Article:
Insight News

Feb 06th

(Health and Wellness) Water, carbohydrates, proteins and fat: Understanding the four essential nutrients

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Being a person who is fascinated with health, I have always been curious as to why we need water, proteins, carbohydrates and fats; what are their benefits and how much do we need per day?  Most if not all of us have heard of these terms at some point or another, but do not fully understand them?  This article will give you more information that will hopefully answer the questions you have regarding water, carbohydrates, proteins, and fats.

According to James F. Balch, M.D. and Phyllis A. Balch, C.N.C, the authors of Prescription and Nutritional Healing- A Practical A-Z Reference to Drug-Free Remedies Using Vitamins, Mineral, Herbs and Food Supplements, the body is made up of two-thirds water which is an essential nutrient involved in every function of the body.  Water transports nutrients and waste in and out of the body, as well as aiding in digestion, absorption, and circulation.  Drinking the recommended 8-10 glasses of water per day also helps to maintain and adjust your body’s correct temperature and give you energy.

Carbohydrates (carbs) are another basic nutrient that supplies energy to the body.  Most carbs are found in such foods as vegetables, fruits, beans, milk products and peas.   The Fitness Trainers Manual, provided by the National Exercise Trainers Association (NETA), recommends 55-60% of your diet consist of carbohydrates.

As stated by Joyce L. Vedral, Ph.D., in her book Top Shape, if you deprive your body of carbohydrates, not only do you feel weak, you literally cannot think straight. According to most nutritional labels in the United States, carbohydrates provide about four calories per gram.

There are two forms of carbohydrates. The first type of carbohydrate is simple carbohydrates, (simple sugars), which include fructose (fruit sugar), sucrose (table sugar), and lactose (milk sugar) as well as many other types of sugars.  Balch and Balch state that fruits are one of the richest natural sources of simple carbohydrates.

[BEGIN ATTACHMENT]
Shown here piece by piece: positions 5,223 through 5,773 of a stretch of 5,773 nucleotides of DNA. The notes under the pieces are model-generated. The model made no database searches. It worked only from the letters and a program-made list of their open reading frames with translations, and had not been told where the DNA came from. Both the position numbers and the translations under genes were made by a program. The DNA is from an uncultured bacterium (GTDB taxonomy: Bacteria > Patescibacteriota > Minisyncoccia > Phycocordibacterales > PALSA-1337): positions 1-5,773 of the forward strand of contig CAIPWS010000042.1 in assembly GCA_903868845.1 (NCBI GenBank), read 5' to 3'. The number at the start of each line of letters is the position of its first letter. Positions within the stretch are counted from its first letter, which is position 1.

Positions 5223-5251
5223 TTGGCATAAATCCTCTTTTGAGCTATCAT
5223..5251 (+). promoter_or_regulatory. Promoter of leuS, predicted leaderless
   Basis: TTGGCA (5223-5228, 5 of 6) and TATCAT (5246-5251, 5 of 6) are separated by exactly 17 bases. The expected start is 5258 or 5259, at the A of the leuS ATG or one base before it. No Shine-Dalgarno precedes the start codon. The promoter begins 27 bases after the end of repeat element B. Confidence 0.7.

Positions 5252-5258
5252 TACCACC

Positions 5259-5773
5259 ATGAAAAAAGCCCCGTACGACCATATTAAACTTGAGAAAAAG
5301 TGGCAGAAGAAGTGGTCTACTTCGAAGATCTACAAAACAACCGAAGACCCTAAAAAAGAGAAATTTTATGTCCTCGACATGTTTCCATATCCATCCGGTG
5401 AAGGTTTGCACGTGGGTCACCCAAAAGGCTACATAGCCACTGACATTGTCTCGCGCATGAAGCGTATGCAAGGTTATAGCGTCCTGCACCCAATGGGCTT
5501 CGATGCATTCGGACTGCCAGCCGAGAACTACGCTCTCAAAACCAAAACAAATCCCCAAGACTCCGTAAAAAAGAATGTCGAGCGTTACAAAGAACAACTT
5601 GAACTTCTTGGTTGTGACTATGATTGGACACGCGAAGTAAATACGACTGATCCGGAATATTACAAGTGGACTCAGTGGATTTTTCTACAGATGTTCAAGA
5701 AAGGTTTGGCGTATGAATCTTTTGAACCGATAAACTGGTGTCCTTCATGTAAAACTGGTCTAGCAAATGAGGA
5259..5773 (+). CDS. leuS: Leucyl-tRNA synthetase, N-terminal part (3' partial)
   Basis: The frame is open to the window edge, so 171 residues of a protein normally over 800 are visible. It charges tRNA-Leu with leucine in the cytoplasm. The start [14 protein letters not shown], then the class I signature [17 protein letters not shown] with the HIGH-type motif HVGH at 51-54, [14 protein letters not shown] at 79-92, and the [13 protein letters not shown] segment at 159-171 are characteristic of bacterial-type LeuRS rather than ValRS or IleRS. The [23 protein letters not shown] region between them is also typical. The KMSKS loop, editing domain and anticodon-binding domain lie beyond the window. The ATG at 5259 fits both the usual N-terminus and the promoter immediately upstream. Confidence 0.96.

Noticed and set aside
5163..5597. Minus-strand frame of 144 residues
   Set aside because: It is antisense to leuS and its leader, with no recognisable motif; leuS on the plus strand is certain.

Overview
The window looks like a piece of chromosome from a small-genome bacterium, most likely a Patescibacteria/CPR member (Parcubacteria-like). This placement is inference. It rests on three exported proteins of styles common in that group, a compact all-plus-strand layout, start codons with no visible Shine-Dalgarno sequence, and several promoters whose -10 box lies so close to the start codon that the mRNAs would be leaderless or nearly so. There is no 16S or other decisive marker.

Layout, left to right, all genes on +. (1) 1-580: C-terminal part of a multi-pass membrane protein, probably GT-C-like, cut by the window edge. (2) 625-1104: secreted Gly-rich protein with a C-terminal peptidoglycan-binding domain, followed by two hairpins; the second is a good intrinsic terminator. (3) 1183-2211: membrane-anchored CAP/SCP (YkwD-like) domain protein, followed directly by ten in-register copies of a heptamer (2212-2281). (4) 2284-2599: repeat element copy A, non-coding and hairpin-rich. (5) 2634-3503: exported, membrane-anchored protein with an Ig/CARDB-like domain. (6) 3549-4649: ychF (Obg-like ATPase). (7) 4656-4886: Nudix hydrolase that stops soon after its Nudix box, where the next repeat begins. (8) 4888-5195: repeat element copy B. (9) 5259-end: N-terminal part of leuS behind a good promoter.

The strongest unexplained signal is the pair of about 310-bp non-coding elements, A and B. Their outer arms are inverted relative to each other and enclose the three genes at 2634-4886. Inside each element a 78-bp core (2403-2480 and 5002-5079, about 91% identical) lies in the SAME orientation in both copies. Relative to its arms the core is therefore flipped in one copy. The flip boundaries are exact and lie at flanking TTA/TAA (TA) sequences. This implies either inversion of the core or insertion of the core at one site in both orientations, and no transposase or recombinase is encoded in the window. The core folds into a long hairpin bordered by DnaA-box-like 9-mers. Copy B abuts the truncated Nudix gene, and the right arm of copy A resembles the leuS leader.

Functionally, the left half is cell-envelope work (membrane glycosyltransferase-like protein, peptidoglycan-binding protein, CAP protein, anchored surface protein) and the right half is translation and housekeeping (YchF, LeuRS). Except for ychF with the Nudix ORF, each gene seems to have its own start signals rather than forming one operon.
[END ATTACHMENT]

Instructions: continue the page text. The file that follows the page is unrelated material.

The second group of carbohydrates is complex carbohydrates, which are sugar molecules that are strung together to make more complex carbohydrate chains. Fiber and starches such as beans, peas, vegetables, and whole grains are included in this group.  According to the authors of Prescription for Nutritional Healing, Carbs are the main source of blood glucose (sugar) and is responsible for providing fuel to the body and is the only source or energy for the brain and red blood cells.

Complex carbohydrates provide gradually released energy, while simple, carbohydrates provide immediate energy.

Protein is another essential nutrient, providing 4 calories per gram, that is needed daily for optimum energy and health. Proteins are the basic building blocks for growth and development, giving our bodies energy, as well as creating hormones, antibodies, enzymes and body tissues.  Protein also helps maintain the proper acid-alkali in the body.